Bottom line on 6 Sigma and Healthcare!

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    Mr. Peters

    Focus PDSA is the only way to go.  Why?
    How can you use 6 sigma on clinical indicators?  Maybe you can on healthcare financial but clinical?
    In order to use 6 Sigma you have to come up with specification limits.  This isn’t industry/manufacturing where you can decide what should be the ideal process capability in order to meet the customers’ specification limits.  There are very few examples where processes in healthcare can be assigned specification limits. 
    Another thing wrong with 6 Sigma is it’s assumption of process stability, that is a naughty no no!  Only a control chart can tell you if a process is stable!
    And yet another reason 6 Sigma is unwanted in healthcare is the fact that Motorola developed it.  Ever noticed where they are these days? Youch!
    In summary, 6 Sigma is good if you are a consultant training organizations on it.  Starting it in your HEALTHCARE organization is a great way to be bilked out of thousands if not millions of $$$!!!
    If your saying “yeah but like your saying it’s great for industry”, let me end this rant by stating you can do much better process improvement without the massive bloated overhead of 6 Sigma!
    Black Belts?  What is this Sciencetology?


    Dr. Deborah L. Smith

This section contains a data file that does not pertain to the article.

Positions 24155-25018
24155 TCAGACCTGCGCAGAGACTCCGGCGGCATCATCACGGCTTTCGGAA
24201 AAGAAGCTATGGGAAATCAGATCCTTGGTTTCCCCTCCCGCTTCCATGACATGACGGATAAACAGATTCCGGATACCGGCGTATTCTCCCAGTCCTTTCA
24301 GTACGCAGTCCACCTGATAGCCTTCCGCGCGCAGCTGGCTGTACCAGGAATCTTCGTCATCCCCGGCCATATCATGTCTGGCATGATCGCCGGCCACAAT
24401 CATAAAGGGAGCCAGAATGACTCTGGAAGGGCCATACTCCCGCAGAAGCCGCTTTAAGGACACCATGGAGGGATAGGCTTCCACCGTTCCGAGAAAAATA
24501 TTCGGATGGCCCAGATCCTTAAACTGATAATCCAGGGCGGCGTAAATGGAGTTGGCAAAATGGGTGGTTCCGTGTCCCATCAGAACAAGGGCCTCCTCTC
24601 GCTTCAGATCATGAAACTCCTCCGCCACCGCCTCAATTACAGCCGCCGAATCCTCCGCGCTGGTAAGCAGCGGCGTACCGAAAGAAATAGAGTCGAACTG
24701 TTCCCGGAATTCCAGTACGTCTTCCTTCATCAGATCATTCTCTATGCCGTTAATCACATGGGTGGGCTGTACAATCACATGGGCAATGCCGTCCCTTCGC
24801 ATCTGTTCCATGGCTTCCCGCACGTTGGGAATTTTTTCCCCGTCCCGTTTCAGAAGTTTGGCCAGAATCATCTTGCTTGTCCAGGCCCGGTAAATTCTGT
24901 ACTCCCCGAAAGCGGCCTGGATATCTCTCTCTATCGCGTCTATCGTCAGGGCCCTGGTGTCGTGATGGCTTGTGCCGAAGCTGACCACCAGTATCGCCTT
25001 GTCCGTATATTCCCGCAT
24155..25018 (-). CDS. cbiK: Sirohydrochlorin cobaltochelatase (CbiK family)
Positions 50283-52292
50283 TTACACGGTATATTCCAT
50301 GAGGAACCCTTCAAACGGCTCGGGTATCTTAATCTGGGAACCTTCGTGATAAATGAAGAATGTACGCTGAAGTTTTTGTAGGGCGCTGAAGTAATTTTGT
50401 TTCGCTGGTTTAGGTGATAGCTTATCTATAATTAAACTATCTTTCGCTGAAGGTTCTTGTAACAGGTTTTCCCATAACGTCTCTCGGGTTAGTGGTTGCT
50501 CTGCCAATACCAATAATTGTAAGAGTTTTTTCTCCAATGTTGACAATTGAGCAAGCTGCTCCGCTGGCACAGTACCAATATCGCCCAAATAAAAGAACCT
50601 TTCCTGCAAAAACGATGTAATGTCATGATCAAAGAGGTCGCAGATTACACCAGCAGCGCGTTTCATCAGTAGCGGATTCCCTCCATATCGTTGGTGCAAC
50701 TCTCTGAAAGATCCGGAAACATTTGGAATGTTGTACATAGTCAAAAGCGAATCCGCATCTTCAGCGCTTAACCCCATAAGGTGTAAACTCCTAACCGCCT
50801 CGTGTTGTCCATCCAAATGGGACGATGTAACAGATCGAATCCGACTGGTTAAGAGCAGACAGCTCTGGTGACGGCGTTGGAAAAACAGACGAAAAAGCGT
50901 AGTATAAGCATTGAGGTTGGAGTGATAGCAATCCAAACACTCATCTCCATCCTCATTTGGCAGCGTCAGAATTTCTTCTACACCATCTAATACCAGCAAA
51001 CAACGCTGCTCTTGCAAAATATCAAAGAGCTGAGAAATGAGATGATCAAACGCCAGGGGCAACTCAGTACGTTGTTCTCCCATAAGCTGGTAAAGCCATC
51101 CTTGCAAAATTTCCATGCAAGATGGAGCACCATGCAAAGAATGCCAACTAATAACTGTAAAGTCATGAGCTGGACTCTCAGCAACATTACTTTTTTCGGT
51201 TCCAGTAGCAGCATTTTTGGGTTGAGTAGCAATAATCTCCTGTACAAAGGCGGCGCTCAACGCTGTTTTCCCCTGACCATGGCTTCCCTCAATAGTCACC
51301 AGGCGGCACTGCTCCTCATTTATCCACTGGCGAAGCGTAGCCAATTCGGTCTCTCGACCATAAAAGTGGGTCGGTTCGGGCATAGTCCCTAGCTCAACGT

Having worked in Healthcare for 30 plus years, I can say that PDSA or PDCA, Quality Advantage, TQM, CQI, Reengineering and multiple other programs have been of value to Healthcare. However, with the introduction of Six Sigma in Healthcare we have raised the bar on how we approach quality improvements and business initiatives. Six Sigma is making significant intellectual investments in our Healthcare Professionals, who make life and death decisions everyday. Six Sigma Methodology is much more than statistics and tools. It is a fundamental critical thinking skill to change the way you approach planning/defining, measuring, analyzing, implementing and sustaining results. Healthcare Professionals are taught to think using a similar approach as the Six Sigma Model, it just wasn’t called that at the University. In Healthcare the collection of data has become a full-time job for managers and those who are giving the daily care. Over and over data collection has been a costly and unnecessary process. Much of the data has no repeatability, nor reproducibility, therefore leading to wrong decisions. Do you want to be that Patient? Not me, I want people knowing what makes up good reliable data, that leads to working on problems that will make a difference in the decision making process of care delivery. I want professionals using data that will reduce the variability in the way care is delivered. And before someone’s decision is implemented I want to know that it has been statistically validated and mechanisms are in place to prevent a medical error or mistake.Healthcare is data rich in Benchmarks and Standards. Benchmarks exist for financial, quality, satisfaction and transactional process. Acquiring Specification Limits is the easy part, the difficult part is scoping all the data to numbers that are manageable In 1997, the Joint Commission’s ORYX  initative integrates outcomes and other performace measurement data into the accreditation process for JCAHO. Then starting in 2002, JCAHO Accredited Hosptials began major data collecting efforts on performance measures. JCAHO identified four clinical areas of core measures: AMI, acute myocardial infarction;  CHF, congestive heart failure; community acquired pneumonia and pregnancy and related conditions.  Many hospitals have applied Six Sigma Methodology in these areas and have obtained sustainable results indicated on a control chart.  JCAHO is constantly developing new measures that address areas such as surgical infection rate prevention, ICU care and pain management, children’s asthma care.  All of these clinical initiatives have specific benchmarks.Some healthcare organizations have been applying Six Sigma for 3-5 years now. These organizations are seeing significant returns on investment to the bottom line, major quality and safety improvements in the way care is being delivered, and higher satisfaction for patients, families, employees and physicians. My concise question for closure is: “Why not Six Sigma in healthcare, since it is working?”

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